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The concept of cognitive radio, originally proposed in 1998, has since then inspired growing interest and research activity. While the proper definition of the term “cognitive radio” remains debated, the concepts commonly offered as examples of cognitive radio all seem to involve ways in which a radio system can sense relevant features of its environment such as location, spectrum utilization, and spectrum availability, and intelligently adapt its behaviour and resource usage in light of regulatory constraints, equipment state, and other factors, so as to best meet the communication needs of the user. While the Automatic Link Establishment techniques widely used in HF radio systems are frequently offered as an example of an early, limited form of cognitive radio, most of the research attention in this area has been given to communications bands well above the 30 MHz upper limit of HF. In this paper, we first provide a concise overview of the variety of techniques that have been proposed as applications of the cognitive radio concept, and consider the applicability of these techniques to HF communications, in light of the distinctive characteristics of the HF communications medium and its typical uses. We then consider whether there might be distinctive cognitive techniques having promise to improve the effectiveness of HF communications, in spite of their having received little or no attention in other domains, and discuss potential challenges and critical success factors impacting the prospects for successful application of cognitive techniques to HF communications.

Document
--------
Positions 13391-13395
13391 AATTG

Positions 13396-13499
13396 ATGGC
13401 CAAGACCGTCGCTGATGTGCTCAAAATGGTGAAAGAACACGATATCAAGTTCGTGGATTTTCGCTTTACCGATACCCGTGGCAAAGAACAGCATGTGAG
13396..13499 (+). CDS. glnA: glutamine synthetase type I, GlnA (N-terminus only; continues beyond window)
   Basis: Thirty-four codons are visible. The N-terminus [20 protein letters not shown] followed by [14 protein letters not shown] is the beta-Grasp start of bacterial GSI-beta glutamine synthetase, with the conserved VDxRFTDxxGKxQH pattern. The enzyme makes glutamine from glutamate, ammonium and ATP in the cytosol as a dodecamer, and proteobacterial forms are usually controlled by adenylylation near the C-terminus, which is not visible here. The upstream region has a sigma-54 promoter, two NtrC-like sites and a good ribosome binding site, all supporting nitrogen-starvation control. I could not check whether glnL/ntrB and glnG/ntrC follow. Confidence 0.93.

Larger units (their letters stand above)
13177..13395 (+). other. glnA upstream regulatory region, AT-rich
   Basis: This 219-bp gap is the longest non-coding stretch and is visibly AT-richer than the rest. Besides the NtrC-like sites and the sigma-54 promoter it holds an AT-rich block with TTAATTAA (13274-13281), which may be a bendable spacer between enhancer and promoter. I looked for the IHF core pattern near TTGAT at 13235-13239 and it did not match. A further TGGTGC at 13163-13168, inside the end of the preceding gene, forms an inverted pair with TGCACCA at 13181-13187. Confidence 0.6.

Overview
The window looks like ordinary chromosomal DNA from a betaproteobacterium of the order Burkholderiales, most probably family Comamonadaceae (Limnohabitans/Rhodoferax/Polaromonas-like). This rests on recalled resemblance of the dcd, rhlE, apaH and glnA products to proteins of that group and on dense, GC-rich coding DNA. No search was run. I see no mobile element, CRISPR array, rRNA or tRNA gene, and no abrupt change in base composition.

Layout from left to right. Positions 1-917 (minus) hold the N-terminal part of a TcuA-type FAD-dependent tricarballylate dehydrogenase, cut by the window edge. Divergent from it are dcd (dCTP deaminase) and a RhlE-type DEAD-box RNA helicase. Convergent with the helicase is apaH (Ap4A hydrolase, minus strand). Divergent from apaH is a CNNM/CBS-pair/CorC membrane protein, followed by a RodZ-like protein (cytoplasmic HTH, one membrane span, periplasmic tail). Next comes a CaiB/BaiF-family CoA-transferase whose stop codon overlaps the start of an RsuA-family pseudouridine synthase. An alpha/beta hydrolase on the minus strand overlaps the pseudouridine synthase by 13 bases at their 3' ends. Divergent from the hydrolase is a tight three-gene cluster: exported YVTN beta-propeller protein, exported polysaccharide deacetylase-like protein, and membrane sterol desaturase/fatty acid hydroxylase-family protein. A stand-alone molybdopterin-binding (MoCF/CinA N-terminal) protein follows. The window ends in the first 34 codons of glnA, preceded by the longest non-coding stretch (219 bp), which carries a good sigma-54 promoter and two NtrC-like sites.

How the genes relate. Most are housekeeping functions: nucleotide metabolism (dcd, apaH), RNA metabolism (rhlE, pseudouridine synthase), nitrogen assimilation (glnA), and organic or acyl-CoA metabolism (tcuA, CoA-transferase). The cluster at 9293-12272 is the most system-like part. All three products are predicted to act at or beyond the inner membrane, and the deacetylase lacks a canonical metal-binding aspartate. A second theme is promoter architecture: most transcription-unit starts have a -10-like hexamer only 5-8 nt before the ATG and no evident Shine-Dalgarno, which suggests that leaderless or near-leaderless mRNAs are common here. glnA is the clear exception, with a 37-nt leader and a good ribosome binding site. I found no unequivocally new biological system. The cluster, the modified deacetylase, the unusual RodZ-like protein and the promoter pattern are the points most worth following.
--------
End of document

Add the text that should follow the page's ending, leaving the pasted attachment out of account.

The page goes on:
Date of Conference: 28-30 April 2009